Early in my career, I was hired as director of a federally sponsored program whose goal was to ensure that all Vermonters had access to recent advances in the treatment of heart disease, cancers, and stroke. As part of the program, my colleagues and I developed a data system that we thought would help us identify which Vermont communities were underserved, and thus in need of the program’s help. As the results came in, however, rather than evidence for underuse (i.e., patients not getting care they needed), we found extensive and seemingly inexplicable variation in the way health care was delivered from one Vermont community to another. In Stowe, for example, the rate of tonsillectomy was such that by age 15, about 60% of children were without tonsils, while in the bordering town of Waterbury, only 20% had undergone the surgery by that age. Among communities, the chances that a woman would have her uterus surgically removed varied by more than fourfold, and the rate of gallbladder surgery varied by more than threefold. Rates of hospitalizations for a host of different medical conditions also varied in ways that made little sense; on a per capita basis, patients were hospitalized in Randolph two times more often for digestive disease than in Middlebury and three times more often for respiratory disease.
Wennberg was the moving force behind Dartmouth’s “Atlas of Health Care” center, and subsequent centers for comparative clinical effectiveness. His work has spearheaded the whole movement of evidence-based medicine, the necessity of which became obvious from the mysterious spatial variations in care–mysteries originally uncovered by Wennberg nearly 40 years ago that in some counties, only 20% of teenagers were missing their tonsils, whereas in other counties, 70% had had tonsillectomies–with no seeming underlying rationality.
Wennberg has now published a thought provoking analysis of the implications of his work. Most significantly, it may be possible to eliminate billions of dollars from our health care bill without negative consequences for health status. These are funds that could then be allocated to increasing the access for disadvantaged groups.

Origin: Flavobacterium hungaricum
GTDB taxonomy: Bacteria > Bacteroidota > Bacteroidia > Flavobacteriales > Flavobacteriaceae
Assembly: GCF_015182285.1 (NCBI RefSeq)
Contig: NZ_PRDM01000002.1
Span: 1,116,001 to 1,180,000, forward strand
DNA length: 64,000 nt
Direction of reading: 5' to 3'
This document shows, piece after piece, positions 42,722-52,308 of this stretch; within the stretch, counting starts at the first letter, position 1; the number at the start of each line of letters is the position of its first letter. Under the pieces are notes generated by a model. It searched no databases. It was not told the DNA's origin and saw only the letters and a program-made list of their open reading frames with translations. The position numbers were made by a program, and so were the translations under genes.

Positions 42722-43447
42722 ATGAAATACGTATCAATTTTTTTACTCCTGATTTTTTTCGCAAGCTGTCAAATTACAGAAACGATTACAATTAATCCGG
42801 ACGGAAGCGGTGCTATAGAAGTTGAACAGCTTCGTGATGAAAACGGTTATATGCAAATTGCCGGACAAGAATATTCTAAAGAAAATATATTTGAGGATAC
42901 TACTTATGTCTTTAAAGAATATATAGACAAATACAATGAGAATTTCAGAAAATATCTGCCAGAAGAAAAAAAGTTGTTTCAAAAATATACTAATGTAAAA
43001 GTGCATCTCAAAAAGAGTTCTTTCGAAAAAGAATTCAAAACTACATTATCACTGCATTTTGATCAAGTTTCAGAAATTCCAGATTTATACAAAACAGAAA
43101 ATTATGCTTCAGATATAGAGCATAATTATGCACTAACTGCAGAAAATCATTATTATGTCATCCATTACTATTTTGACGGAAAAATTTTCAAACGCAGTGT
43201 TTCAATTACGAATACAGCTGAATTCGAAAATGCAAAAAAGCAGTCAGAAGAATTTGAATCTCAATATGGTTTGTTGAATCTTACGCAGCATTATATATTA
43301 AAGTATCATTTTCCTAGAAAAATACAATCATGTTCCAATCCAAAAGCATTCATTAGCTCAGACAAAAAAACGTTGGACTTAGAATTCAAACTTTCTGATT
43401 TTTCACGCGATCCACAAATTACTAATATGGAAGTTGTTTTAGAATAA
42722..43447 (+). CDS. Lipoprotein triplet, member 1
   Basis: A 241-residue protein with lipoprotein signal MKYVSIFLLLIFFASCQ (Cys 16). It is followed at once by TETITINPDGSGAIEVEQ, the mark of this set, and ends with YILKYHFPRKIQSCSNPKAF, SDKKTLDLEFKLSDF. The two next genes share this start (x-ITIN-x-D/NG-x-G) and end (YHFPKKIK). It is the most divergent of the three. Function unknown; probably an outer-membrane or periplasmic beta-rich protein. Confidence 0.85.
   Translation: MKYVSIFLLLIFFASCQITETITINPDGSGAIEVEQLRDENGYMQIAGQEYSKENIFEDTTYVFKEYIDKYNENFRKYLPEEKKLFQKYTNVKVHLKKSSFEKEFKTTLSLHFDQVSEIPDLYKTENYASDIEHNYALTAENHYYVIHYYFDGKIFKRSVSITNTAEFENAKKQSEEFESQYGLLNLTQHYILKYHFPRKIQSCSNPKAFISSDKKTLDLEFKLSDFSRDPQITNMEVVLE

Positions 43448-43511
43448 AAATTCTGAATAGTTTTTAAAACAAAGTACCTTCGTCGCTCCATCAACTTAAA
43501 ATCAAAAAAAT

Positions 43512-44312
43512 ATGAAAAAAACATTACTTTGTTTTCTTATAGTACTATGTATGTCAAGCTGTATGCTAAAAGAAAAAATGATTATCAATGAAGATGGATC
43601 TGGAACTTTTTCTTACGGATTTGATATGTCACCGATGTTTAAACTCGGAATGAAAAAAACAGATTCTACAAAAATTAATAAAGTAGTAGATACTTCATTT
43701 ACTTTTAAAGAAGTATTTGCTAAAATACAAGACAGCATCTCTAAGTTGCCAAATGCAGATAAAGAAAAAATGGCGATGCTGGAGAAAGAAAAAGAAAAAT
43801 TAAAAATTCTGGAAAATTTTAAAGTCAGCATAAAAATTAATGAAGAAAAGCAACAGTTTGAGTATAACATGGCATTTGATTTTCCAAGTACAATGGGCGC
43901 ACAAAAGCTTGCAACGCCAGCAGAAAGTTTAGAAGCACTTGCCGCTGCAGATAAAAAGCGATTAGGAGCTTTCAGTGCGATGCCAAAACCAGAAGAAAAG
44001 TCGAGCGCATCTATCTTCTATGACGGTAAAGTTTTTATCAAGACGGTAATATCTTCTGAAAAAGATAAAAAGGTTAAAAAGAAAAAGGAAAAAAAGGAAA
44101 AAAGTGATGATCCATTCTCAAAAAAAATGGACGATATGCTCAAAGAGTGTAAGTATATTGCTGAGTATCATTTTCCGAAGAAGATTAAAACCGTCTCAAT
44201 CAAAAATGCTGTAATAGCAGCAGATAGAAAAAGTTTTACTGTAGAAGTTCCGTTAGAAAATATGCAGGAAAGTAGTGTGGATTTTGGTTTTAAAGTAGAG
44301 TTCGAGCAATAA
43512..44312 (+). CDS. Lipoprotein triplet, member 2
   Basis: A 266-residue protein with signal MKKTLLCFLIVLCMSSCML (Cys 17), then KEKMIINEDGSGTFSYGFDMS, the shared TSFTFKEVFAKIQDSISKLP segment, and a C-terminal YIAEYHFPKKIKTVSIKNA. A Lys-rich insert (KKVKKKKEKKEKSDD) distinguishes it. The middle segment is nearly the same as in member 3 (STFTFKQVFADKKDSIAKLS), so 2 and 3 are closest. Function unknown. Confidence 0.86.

So I highly recommend Tracking Medicine: A Researcher’s Quest to Understand Health Care, Oxford University Press, 2010, not only because it is a prime example of how geographic reasoning has had a profound impact on health care legislation, but as a glimpse into the intellectual history of an individual who has one of the deepest understandings of what lack of evidence-based medicine has done to our society.
For a local perspective on place-based and race-based health care provision and health outcomes, see the current American Prospect story, “Home Disadvantage,” about health disparities and people of color in Seattle’s South Park neighborhood.
Professor Michael Brown (UW-Seattle Department of Geography) and Professor Larry Knopp (UW-Tacoma Director of Interdisciplinary Arts & Sciences) have been awarded a 3-year, $250,000 National Science Foundation grant to conduct a study titled “Urban Governmentalities in Local-State Relations with a Marginalized Population”. The project explores the roles of the Seattle-King County Department of Public Health and the Washington State Liquor Control Board in the regulation and control of male homosexuality between 1945-1982 and will employ two graduate students for seven quarters over three academic years.